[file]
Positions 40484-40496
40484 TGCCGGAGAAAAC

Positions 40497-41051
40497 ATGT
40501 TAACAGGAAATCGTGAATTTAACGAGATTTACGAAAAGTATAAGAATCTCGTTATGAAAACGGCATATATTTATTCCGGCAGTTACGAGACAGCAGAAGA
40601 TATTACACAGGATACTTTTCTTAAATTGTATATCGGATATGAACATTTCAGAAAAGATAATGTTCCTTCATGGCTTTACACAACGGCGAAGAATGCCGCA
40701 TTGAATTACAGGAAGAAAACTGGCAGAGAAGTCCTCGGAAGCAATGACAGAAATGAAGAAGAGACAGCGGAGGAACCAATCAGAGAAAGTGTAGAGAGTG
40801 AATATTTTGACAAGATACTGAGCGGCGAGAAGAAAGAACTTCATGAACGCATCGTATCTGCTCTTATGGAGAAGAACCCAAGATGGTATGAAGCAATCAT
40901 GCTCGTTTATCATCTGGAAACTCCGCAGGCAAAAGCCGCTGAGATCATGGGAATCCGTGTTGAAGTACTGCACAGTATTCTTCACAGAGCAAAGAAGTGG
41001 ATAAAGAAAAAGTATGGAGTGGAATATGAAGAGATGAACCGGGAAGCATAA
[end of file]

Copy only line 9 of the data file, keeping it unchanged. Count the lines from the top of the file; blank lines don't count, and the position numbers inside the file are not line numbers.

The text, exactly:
40901 GCTCGTTTATCATCTGGAAACTCCGCAGGCAAAAGCCGCTGAGATCATGGGAATCCGTGTTGAAGTACTGCACAGTATTCTTCACAGAGCAAAGAAGTGG